Randomly cutting in here. Regarding your point about DA & ME not having clear cut canon, I have many reasons to suspect that this effects the kinds of fanfic written there, and not always for the better (despite a lot of good writing in those fandoms). On the good side, even though this may or may not work with your style of fanfic, DA:Origins' warden is such a blank slate that fanfic writers can take DA:Os plot as structure, pick one of the origin stories, and then create just about any character they wish as the warden. I've enjoyed a wide range of DA:O fanfic because each individual warden becomes really fascinating. The only "bad" thing is that it can be hard to find variation. Most of the mage wardens are shy and bookish, for instance.

On the other hand, DA2's Hawke is far from a blank slate but not quite as narrow as ME's Shepard, and DA2's canonical story is a complete deconstruction of the heroic fantasy so, at least to me as someone who is REALLY INTERESTED in how canon is interpreted, I've read a lot of Hawke stories where the writer isn't making commitments to *why* that Hawke makes certain choices. I think some of this has to do with all of the fandom bullshit surrounding so-called "correct" ways vs "wrong" ways to play Hawke (because god forbid Hawke ever does anything supportive for the templars and/or does something nice to a templar). While I have read many really good short character studies, very few DA2 writers commit to writing long fic that explores the canon in a manner that I find satisfying (which makes me pine for my days in Final Fantasy XII fandom where this was more common). So much of the long DA2 fic I find is kink fic, totally tangential "what if" fic (which can be really good but it doesn't have anything to do with canon), or AU.

Sadly, I also have a hard time finding solid in-character, canon-believable, canon-grounded portrayals of DA2's cast members in long fic. It sometimes feels like DA2's canon scares people off so they just run wild writing interesting stories that have little to do with canon, unless they are sticking with short characters studies. YMMV.
lassarina: I'm not coming out until the stupid people have gone away.  ....I can wait all day. (Default)

Re: That problem of canon.

[personal profile] lassarina 2014-01-30 02:25 am (UTC)(link)
All good points. I feel like of the group, I'd have the easiest time writing fem!Shep (our paragon princess version) or my planned mage Hawke playthrough, but I think the problem I have with the Warden is that FF fandom burned me hard on OCs (let me tell you about how fucking neurotic I am when eventually Every Light is fully posted and people will inevitably hate me for all the choices I made in it) and the Warden has too little canon for me to work with, thus inevitably is an OC.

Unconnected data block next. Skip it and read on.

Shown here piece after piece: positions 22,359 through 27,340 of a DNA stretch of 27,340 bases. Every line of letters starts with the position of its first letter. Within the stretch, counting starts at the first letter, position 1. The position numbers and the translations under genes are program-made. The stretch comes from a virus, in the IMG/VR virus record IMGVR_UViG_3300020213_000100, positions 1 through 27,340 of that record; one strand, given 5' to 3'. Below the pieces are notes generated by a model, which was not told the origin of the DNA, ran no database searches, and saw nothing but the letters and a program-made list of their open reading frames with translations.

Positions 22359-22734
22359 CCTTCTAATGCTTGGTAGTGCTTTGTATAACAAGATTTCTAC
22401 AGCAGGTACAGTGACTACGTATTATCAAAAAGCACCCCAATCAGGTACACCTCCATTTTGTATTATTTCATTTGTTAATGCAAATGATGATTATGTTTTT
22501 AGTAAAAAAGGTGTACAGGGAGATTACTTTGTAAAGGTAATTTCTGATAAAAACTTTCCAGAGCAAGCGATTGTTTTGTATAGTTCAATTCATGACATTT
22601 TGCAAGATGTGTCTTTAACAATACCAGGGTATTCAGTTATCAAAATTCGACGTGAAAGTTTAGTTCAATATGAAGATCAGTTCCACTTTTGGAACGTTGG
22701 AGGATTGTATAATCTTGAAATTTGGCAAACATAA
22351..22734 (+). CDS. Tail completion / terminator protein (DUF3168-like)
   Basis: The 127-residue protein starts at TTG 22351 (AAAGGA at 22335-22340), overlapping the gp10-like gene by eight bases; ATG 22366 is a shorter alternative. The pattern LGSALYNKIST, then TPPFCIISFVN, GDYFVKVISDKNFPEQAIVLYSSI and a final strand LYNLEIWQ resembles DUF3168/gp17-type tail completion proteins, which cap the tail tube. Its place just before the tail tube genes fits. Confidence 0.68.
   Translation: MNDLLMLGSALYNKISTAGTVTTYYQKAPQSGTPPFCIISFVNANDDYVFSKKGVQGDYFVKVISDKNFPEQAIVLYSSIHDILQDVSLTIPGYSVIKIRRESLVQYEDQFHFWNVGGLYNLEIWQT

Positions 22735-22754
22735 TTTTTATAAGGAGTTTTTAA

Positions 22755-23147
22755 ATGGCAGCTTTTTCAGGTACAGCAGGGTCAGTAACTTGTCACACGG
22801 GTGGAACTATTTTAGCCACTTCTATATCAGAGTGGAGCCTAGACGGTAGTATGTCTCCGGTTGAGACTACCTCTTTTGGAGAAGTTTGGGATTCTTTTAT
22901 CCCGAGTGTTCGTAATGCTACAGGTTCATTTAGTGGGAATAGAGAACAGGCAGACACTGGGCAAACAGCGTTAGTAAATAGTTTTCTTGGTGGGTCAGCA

The other problem is that I-the-player cannot abide making choices that aren't, well, paragon princess; I must not hurt the pixel people's feelings. In a lot of ways I find that limiting and I assume no one else is interested in my need to help digital people.

tl;dr DA and ME fandom have a field day with my assorted writing neuroses, whee!
stealth_noodle: Text: Coffee time, with picture of delicious, nutritious coffee (coffee)

[personal profile] stealth_noodle 2014-01-26 02:23 pm (UTC)(link)
I actually replayed the entire ME trilogy with the Shepard I wanted to write fic about, because I really wanted to see her choices playing out. (Then the only ME fic I've gotten around to finishing and posting so far only has Shep as a background character, gender and details deliberately unspecified. :P)

I find it interesting how I often I come across ME fics where Shepard strikes me as OOC. There's so much freedom when characterizing a customizable protagonist, but in the case of ME, at least (with a selection of defined major life events and voice-acted lines), it's not quite a case of there being a total blank slate to work with. I really like "a broad space of possible canons" as a description for this sort of thing.

Whereas with, say, Elder Scrolls fic, where the protagonist has no defined lines or backstory or anything at all, and the game is so open-ended that you really don't have a specified set of options for major decisions that must be made to advance, I don't think it would be possible for me to find fic about the protagonist OOC. There's "flexible" and then there's "here's a lump of clay, have fun!"

Also, I really love how people tend to write about their Shepard, to the point that I have little interest in fic where the writer is trying to portray some kind of "default" Shep. (Every time I hear about the potential for a Mass Effect movie with default BroShep, I cringe a little. Just... not what I'm here for, in this fandom.) Watching people get creative within that broad space of possible canons is a lot of fun for me.